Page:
The officials who are responsible for safeguarding the nation's intelligence secrets are trying to figure out how to better vet millions of employees and contractors with security clearances, after auditors found that some of those workers owed more than three-quarters of a billion dollars in unpaid taxes.

About 83,000 employees and contractors at the Department of Defense owed more than $730 million in unpaid taxes, the Government Accountability Office reported last month. Last year, the agency reported that 8,400 executive-branch civilian employees and contractors owed $85 million.

Debt is a threat when it is held by those handling classified information, government officials say, because it could make them vulnerable to pressure of bribery from foreign intelligence services or other entities willing to pay for it.

Officials are working on a system that would allow agencies to check the IRS standing of applicants for security clearances, a process currently hampered by technological gaps and restricted by privacy protections.

Agencies that offer security clearances now rely largely on credit reports and applicants self-reporting their tax debts, GAO auditors found.

The effort to address such debt isn't new. Nor is the threat to national security. In the 1980s, several people were convicted of selling secrets after falling into debt, including NSA analyst Ronald W. Pelton and retired Navy officer John A. Walker Jr.

Now, officials are focusing more attention on threats posed by insiders, following the leak of classified documents by former National Security Agency contractor Edward Snowden.

Snowden appears to have been motivated by ideological, rather than financial, issues.

"Over the past year, the buzz phrase that everyone kept talking about was 'insider threat,'" said Evan Lesser, managing director of the career matchmaking site ClearanceJobs.com. "After Edward Snowden, I think people in government really took notice and understood that it's not necessarily external sources trying to hack into our classified systems that are the biggest threats. It's the people that we have that are accessing them every day and have some type of privileged access."

After the Snowden leaks, President Barack Obama and Congress ordered more funding to address insider threats. That included $75 million for a new computer monitoring program intended to catch an employee who was downloading information improperly.

"I hope we can continue to identify employees who are facing financial hardships before further problems arise," said Rep. C.A. Dutch Ruppersberger of Baltimore County, the top Democrat on the House Intelligence Committee. "Everyone must pay their taxes, including government workers who could become potential vulnerabilities when it comes to our national security."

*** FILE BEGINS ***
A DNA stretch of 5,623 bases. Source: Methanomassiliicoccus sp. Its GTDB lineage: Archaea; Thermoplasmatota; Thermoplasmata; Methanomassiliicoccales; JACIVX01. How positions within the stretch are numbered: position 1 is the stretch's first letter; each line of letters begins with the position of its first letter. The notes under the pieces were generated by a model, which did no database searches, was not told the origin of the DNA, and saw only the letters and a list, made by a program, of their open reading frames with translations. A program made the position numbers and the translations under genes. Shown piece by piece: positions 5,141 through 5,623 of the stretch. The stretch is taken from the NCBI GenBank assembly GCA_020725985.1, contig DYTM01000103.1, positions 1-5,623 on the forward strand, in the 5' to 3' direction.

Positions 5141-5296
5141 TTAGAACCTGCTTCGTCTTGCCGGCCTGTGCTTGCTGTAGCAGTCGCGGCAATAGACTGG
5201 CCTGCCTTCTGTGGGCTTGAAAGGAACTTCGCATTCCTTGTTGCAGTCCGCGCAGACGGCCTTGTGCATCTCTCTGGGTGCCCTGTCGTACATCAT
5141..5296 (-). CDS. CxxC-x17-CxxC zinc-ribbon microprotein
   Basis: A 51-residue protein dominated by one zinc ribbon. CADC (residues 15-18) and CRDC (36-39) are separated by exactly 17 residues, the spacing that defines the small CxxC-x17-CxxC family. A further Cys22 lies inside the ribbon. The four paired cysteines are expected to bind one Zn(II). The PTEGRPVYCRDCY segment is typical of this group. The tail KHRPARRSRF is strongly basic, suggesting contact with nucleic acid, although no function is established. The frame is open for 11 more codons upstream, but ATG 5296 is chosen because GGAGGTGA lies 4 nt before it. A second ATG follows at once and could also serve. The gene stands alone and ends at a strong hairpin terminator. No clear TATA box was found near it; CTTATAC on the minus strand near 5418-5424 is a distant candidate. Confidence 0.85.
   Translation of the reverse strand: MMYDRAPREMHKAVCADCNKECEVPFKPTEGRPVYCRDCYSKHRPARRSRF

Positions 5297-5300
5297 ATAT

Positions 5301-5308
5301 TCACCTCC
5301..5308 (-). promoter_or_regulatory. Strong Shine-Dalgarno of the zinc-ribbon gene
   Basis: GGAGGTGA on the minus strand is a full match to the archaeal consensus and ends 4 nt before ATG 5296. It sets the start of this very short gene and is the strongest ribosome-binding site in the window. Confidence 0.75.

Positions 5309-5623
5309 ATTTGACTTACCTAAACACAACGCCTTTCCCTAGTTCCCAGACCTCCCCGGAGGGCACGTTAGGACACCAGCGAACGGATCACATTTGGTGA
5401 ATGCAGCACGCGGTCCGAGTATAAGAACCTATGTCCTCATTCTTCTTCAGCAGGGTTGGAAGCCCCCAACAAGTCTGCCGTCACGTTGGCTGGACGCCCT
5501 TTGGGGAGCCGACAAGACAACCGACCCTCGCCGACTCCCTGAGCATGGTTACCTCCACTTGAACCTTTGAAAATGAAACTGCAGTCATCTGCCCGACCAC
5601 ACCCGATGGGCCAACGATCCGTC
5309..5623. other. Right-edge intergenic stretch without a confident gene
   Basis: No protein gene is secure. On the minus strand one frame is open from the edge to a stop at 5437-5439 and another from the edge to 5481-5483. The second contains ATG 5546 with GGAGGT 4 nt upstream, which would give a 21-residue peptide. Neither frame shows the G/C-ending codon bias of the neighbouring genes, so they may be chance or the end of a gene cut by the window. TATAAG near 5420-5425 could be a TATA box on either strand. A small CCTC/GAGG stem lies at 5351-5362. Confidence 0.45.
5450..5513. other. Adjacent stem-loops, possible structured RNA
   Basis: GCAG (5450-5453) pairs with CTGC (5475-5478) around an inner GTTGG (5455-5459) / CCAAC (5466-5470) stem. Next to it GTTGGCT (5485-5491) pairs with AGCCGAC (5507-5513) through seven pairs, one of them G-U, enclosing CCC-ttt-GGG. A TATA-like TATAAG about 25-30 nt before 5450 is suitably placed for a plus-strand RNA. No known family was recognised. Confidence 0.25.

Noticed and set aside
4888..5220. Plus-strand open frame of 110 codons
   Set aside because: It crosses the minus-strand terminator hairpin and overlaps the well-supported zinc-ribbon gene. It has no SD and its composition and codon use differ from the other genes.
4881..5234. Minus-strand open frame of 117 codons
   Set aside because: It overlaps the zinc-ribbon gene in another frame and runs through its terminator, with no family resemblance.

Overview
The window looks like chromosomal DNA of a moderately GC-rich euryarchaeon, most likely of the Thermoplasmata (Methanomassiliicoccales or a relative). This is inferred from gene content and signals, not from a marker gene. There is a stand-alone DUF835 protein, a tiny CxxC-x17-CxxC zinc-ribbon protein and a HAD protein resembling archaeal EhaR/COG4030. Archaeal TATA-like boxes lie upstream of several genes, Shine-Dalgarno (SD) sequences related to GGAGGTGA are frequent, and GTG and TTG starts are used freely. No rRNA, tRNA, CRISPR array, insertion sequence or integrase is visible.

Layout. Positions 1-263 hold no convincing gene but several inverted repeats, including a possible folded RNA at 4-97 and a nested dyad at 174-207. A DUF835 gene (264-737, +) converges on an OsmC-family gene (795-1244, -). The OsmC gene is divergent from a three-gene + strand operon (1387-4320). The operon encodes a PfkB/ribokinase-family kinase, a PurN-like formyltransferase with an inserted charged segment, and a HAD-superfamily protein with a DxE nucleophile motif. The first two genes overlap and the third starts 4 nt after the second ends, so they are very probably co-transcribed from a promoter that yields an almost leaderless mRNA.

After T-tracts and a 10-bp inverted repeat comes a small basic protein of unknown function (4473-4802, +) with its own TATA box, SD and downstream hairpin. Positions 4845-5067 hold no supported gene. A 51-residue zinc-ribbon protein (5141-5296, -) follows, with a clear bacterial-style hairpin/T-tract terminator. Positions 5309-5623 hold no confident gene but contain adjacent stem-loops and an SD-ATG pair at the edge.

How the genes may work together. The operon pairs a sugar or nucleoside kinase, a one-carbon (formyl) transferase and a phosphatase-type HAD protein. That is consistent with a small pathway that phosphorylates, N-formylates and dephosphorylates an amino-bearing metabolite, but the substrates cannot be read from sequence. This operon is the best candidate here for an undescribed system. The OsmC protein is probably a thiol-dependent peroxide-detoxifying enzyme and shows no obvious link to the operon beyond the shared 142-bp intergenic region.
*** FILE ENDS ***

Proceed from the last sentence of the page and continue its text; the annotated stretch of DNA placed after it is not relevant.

The GAO raised concerns about tax debt last year when it reported on $85 million owed by civilian workers. Federal law doesn't prohibit people with debt from getting security clearances, but debt must be considered when clearance applications are decided.

Concerns grew last month when the GAO reported the $730 million in unpaid taxes owed by defense workers.

"It makes it all inherently vulnerable," said Seto Bagdoyan, acting director of the GAO's forensic audits and investigative service. "It's an indicator of vulnerability if a person carries a debt of any kind, especially after they get their clearance."

Sen. Tom Coburn of Oklahoma, the top Republican on the Senate Committee on Homeland Security and Government Affairs, expressed concern about that debt in light of rapid growth in the number of security clearances approved since the attacks of Sept. 11, 2001.

"It is vital that the Administration and Congress work diligently to eliminate potential threats that compromise the integrity of the federal workforce and the privileged information they safeguard," Coburn, one of the lawmakers who requested the GAO study, said last month. "Giving security clearances to individuals who fail to follow the law is unwise and risky. Federal tax cheats with security clearances jeopardize both our national and economic security, and could unnecessarily put our nation's classified information at risk."

Coburn said the country "must take prudent precautions not only to enhance our security, but also to encourage federal employees to pay their share of taxes and live by the same rules that so many hard working Americans do."

A Pentagon spokeswoman said the Defense Department supported the GAO audit and efforts to improve its awareness of tax debt among clearance holders.

But she also said that tax debt is and will continue to be just one of many factors considered in security clearance application reviews, which she said function around "whole person" assessments.

"All available, reliable information about the person, past and present, favorable and unfavorable, is considered in reaching a determination" as to whether the granting of a clearance is "consistent with the interests of national security," Navy Cmdr. Amy Derrick-Frost said. "Each case must be judged on its own merits."